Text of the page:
My son raised his hand, as if he were in school, and the judge asked, “You have something to say?”

“I was 5 when my dad left us.  He used to call me a sissy and say I was a disappointment.  He smelled like alcohol and yelled at mom a lot.  She was always kind.  I don’t like it when I have to visit him.”

“You’ve turned my only son against me!”  My ex yelled out. 

I stepped in front of my son, blocking him from a potential threat.  “Your honor, I’d like a restraining order preventing him from coming within 100 feet of my home, my children or me.”

“This isn’t over,” he said with a menacing whisper.

“He’s threatening my client,” my lawyer said.  “He spent 5 years in prison for hitting another woman and he’s still on probation.”

Millie walked up to him, tiny fists raised, looked into his eyes with the same fierce anger as her father’s, and said, “You’re being mean to my mommy!”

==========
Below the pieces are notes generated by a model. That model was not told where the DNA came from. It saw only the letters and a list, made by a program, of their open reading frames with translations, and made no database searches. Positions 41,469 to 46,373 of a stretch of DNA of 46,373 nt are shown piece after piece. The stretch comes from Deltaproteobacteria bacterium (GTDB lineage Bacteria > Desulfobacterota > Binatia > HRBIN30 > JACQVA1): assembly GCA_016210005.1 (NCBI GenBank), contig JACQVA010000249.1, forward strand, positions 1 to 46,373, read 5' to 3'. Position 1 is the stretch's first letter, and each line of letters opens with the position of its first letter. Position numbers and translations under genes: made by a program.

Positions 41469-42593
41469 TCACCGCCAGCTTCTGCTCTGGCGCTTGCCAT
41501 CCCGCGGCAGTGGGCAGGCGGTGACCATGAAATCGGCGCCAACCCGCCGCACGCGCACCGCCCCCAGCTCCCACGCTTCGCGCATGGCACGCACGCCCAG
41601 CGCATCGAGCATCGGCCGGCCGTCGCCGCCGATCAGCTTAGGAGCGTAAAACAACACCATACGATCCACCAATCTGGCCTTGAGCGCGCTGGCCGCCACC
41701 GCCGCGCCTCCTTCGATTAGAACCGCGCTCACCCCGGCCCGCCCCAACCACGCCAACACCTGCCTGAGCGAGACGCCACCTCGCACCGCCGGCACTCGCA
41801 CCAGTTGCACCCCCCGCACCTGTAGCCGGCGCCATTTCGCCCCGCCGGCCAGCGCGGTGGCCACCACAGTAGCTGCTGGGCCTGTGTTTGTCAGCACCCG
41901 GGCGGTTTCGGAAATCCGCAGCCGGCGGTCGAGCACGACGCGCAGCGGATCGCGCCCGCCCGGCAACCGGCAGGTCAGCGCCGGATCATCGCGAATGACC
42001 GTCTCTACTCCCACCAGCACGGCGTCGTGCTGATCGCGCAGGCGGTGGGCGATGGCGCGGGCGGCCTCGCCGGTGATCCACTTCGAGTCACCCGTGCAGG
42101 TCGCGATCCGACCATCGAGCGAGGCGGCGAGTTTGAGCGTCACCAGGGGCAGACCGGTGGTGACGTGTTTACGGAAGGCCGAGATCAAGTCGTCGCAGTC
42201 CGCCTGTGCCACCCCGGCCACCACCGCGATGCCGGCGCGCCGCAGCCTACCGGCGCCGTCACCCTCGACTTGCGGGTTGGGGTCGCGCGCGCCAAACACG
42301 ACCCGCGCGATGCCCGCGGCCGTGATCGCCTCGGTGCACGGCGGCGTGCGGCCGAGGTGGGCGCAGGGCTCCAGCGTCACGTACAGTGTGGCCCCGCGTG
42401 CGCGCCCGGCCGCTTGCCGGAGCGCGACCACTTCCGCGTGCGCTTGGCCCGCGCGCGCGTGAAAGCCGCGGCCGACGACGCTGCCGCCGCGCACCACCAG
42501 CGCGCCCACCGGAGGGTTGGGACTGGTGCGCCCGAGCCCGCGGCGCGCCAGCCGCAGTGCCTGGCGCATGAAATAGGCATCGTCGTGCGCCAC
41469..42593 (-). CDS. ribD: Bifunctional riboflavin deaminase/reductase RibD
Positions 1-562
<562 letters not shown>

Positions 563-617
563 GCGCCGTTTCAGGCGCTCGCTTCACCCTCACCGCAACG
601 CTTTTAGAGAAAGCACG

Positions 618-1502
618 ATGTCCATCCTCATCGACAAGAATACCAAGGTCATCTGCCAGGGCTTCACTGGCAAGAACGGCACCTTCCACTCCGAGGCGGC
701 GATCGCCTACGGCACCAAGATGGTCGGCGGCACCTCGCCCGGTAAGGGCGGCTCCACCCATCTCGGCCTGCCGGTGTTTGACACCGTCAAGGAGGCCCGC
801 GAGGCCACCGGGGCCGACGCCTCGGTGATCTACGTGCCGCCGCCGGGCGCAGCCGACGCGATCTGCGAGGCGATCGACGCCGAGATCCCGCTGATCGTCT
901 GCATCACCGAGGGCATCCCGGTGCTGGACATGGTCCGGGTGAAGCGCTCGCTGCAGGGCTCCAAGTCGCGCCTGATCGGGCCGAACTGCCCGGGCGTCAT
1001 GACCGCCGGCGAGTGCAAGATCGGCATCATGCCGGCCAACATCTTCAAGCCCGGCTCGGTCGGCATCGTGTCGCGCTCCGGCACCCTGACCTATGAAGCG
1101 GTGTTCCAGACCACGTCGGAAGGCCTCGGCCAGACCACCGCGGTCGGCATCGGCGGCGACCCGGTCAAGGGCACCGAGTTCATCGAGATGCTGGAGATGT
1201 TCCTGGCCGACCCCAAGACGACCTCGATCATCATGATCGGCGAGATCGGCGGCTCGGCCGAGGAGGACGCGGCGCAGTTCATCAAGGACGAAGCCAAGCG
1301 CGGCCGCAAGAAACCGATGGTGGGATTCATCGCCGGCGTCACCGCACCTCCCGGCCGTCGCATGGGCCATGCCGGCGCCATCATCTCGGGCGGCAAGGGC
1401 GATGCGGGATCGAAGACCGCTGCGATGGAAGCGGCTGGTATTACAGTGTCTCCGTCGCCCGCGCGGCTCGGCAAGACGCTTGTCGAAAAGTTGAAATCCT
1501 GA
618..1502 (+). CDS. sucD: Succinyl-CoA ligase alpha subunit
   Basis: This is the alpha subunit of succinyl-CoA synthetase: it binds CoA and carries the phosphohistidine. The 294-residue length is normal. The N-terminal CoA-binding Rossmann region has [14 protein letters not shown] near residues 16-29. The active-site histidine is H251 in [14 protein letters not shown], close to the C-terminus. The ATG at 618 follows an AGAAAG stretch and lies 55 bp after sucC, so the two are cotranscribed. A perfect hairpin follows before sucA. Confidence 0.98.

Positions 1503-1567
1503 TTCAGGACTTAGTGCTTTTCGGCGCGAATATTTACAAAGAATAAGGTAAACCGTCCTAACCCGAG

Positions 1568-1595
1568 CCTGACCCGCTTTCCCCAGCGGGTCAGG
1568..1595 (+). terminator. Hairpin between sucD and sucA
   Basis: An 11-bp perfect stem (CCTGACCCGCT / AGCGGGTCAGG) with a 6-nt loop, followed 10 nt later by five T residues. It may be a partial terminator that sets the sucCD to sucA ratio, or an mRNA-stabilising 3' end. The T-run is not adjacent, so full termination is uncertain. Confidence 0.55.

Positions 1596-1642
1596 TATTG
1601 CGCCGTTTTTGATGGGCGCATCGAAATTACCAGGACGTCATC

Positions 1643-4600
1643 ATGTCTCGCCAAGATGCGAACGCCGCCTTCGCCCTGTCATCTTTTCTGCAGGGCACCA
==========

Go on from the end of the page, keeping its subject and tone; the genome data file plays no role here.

She kicked him in the shin with her wooden clip-clop shoes, then strutted away.  That was enough to trigger her father’s temper.  He grabbed her arm, lifting his other hand to slap her.

It took 2 men to subdue him, but the best part came when he was convicted of attempted child abuse.  He spent another 5 years in prison. 

In the year 1992, my children were 17, 19, and 21.  I watched my son graduate with his B.S. in engineering.  I stood next to a 3 year old child holding his father’s hand and waited for Monty to meet me at the entrance in his cap and gown. We had planned to celebrate his accomplishment at a restaurant, but that had to wait. I froze at the sight of a man with salt and pepper hair, his muscles still toned, coming toward us from the parking lot.

“Monty. It’s your sperm donor,” I said, gulping.

Millie and Muriel, their dark brown hair shimmering in the sunlight, were busy talking to several boys from high school who were there to see their older brothers or sisters graduate.  Thankfully, they stayed busy while we took care of this problem.

The same height as Monty, he stared into his eyes and said, “I’m so proud of my son!”